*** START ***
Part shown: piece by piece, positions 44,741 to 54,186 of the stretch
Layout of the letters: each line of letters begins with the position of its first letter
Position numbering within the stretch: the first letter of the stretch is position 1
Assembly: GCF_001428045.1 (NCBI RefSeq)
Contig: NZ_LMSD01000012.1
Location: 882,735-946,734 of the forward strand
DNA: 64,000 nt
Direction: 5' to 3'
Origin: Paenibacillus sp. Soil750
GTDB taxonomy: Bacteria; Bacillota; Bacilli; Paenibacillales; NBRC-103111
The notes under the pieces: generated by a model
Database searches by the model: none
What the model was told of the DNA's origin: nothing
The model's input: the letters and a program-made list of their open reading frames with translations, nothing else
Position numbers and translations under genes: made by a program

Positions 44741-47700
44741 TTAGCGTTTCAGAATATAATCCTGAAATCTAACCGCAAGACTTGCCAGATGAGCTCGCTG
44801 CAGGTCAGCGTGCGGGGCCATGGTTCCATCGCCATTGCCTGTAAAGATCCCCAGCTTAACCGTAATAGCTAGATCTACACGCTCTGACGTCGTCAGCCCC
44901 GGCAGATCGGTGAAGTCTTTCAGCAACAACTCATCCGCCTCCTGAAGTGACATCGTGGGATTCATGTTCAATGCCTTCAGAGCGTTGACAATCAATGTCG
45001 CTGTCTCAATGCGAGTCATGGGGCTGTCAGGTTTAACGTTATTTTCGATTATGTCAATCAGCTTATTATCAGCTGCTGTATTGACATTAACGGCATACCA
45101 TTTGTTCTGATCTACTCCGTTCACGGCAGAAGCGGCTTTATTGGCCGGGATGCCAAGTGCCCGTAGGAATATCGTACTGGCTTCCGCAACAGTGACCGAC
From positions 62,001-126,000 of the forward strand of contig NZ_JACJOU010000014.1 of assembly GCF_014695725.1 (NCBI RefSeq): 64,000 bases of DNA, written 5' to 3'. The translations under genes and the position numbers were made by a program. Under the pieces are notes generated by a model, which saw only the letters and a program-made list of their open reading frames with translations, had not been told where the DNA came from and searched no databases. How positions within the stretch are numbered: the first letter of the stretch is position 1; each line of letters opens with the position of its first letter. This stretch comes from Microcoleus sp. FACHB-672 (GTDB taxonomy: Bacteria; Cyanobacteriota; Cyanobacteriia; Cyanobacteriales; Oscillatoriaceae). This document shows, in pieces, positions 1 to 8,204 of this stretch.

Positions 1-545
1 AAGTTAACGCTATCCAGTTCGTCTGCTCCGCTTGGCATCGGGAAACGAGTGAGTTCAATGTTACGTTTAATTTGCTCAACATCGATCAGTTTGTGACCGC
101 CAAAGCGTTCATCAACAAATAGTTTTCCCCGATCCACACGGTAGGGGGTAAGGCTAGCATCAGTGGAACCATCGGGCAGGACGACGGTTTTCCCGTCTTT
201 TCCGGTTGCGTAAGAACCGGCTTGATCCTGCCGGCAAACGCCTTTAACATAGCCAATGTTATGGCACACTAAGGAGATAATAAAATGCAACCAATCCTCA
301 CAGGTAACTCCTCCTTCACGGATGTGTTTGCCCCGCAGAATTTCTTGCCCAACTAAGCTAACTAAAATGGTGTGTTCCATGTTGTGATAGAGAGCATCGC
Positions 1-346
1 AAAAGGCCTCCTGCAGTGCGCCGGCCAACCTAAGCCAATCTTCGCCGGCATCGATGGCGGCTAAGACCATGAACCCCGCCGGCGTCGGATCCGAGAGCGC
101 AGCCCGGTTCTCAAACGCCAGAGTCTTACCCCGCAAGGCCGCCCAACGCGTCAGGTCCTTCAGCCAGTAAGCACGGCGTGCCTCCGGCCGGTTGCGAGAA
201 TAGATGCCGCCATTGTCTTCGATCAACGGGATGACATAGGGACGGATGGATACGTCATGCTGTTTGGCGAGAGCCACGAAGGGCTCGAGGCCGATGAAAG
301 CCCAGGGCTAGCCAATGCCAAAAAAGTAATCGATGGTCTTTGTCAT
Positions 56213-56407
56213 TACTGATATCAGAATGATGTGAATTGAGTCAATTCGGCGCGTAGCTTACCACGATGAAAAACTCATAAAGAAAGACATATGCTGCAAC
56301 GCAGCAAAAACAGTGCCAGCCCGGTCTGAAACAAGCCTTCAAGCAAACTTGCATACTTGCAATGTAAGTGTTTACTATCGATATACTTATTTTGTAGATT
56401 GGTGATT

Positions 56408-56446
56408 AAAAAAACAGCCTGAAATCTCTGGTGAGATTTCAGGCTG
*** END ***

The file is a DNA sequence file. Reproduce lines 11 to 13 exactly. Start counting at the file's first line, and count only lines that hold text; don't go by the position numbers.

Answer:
The notes under the pieces: generated by a model
Database searches by the model: none
What the model was told of the DNA's origin: nothing